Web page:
It has been a common debate for many years between website designers whether or not you should design your site for above or below the fold. Some say the fold does not exist and that it does not matter where content should be placed, while some argue it must be at the very top of the page. In this post, you will learn how to determine where your website’s fold is located and what you can do with that data.
What Is The Fold?
The phrase “Above the Fold” was coined way back when the golden age of newspapers. The fold was the separation between the upper and lower half of the newspaper. Newspapers were displayed to customers folded so that only the top half of the front page was visible. The most important or eyecatching stories and photos were often displayed above this fold in order to increase the sales of the papers.
Scrolling into the digital age…Being above the fold still matters.
Above The Scroll
In regards to website design, being above the fold was often referred to as “above the scroll”. The typical browser set to a default screen resolution will display approximately 600 pixels. After which, the user would need to scroll to see the rest of your content. Above the scroll is the contents of the webpage that is visible without scrolling.
Christopher Lara, project manager at TheeDigital, states that “Website design has become more advanced with multiple layouts for desktop, mobile, and tablet. It has become difficult to clearly define where the fold is located.”
Find your Fold
With all of the advancements in responsive website design and computer sizes, the fold on different machines by different users are seldom the same. Regardless of the screen size, we design all of our sites to take the fold into consideration.
There is a great tool available to help you determine where that fold is located: Heat Maps.
Heatmap tools collect data from real-life users and display the results in a variety of colors, with dark red showcasing the more used pieces of the pages, yellow for the middle, and light blue for the least used sections.
There are many different types of heatmaps available for websites. There are heatmaps used for displaying the areas of a web page that are most frequented by a visitor. They can track where users are clicking or tapping on your website. They can show where visitors have moved their mouse on the screen. This data can be used in conjunction with analytics to determine how often and how long users interact with each page on your website.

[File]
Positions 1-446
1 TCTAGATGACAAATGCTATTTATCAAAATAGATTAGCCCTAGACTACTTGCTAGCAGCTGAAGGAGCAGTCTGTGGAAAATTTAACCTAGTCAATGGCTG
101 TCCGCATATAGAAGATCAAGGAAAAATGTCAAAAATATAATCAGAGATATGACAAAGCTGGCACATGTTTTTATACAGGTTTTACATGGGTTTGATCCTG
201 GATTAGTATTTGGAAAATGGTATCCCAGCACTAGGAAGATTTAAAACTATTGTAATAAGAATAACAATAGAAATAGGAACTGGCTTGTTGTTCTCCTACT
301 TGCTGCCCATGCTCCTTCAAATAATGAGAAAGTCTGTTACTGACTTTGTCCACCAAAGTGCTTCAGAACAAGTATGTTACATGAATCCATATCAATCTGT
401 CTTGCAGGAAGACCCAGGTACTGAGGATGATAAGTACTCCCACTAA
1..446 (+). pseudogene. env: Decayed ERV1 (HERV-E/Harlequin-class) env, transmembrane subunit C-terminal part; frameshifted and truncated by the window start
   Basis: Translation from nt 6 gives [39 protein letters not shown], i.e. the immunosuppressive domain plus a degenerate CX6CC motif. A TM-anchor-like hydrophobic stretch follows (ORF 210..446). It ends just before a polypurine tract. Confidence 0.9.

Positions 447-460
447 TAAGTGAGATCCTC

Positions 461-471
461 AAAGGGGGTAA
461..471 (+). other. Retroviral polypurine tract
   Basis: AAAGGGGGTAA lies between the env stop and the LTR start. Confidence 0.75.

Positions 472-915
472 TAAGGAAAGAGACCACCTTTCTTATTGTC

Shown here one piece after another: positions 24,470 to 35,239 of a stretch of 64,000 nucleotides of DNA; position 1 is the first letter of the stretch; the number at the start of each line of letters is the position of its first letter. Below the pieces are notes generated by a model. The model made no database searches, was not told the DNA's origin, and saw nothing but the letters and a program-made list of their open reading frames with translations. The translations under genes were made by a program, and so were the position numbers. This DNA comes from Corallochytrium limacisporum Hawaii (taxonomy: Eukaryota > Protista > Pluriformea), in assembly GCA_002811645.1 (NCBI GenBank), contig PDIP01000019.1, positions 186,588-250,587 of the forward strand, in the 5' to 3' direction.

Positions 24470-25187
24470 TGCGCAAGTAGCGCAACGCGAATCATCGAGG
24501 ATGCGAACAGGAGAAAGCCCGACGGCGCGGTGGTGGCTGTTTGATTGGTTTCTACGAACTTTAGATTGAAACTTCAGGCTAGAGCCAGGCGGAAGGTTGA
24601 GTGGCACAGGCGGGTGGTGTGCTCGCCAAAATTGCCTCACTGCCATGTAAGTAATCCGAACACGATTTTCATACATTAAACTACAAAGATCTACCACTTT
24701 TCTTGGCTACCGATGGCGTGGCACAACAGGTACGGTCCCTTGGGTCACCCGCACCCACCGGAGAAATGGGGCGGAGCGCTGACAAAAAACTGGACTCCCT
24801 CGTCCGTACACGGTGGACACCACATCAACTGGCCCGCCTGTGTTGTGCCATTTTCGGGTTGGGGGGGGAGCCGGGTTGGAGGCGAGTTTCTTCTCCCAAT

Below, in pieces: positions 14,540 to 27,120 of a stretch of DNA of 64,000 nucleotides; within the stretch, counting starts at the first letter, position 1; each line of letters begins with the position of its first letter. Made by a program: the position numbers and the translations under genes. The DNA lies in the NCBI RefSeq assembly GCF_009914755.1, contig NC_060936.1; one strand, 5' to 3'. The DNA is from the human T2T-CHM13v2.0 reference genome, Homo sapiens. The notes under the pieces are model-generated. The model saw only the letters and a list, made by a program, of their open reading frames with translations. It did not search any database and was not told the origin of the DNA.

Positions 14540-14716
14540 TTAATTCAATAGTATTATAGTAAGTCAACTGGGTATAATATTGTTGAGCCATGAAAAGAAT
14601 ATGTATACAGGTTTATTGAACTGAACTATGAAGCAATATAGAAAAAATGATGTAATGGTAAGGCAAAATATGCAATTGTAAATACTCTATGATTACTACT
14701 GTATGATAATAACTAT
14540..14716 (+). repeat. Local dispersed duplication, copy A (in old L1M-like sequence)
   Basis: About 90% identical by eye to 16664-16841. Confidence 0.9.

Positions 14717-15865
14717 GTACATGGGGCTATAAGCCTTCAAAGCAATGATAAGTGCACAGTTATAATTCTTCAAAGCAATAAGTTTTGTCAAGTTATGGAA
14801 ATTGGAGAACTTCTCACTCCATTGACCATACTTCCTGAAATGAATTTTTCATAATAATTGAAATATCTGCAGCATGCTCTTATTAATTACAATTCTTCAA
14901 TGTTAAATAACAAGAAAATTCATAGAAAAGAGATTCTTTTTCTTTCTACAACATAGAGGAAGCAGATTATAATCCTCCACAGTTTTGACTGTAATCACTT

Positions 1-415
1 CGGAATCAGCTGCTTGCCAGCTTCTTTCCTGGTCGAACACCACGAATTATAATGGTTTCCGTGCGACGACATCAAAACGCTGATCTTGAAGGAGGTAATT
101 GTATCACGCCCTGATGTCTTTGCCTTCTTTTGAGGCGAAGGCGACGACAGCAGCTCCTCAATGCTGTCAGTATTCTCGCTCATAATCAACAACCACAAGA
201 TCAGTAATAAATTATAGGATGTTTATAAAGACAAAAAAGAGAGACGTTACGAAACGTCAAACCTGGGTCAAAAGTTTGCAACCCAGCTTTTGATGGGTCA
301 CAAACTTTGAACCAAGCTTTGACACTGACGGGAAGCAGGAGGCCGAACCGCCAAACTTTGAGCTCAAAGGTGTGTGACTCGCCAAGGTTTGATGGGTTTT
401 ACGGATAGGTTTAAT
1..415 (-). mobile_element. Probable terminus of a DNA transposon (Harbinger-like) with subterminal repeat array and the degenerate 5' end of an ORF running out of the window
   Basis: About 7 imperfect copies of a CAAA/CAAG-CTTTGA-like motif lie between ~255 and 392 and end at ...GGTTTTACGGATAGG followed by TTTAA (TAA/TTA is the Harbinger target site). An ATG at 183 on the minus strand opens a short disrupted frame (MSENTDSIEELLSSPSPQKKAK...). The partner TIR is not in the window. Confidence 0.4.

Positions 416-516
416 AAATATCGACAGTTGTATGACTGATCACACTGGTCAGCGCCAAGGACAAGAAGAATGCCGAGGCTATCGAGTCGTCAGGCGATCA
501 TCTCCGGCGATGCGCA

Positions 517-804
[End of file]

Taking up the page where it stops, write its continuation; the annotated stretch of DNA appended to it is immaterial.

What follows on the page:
Scroll heatmaps are the ones you’ll want to use to determine where the fold on your website is. They track how far each visitor to your site scrolls down while looking at your page. Once you have your scroll heatmap set up and running for a few days, you can get an idea of where your users are spending their time on your site, and where they begin scrolling. This will tell you where the fold on your page is. It may be as little as 1/2, 1/3, or even 1/4 the length of your entire webpage.
Placing your Content Correctly
Studies have shown that 80% of time spent on a site is spent above the fold. As users scrolled further down the page, their attention span shortens and loses interest resulting in lower time on site and higher bounce rates.
With that being said, you should place your most important information in the upper half of the page above your website fold. Use the section of the web page that’s the darkest red to position your creative and compelling call to action.
In conclusion, you should focus on creating compelling and relevant content without cramming too much information in any one section. Take advantage of the data gathered from the user behavior and use this knowledge to assess the proper locations on your web page to place your call to actions.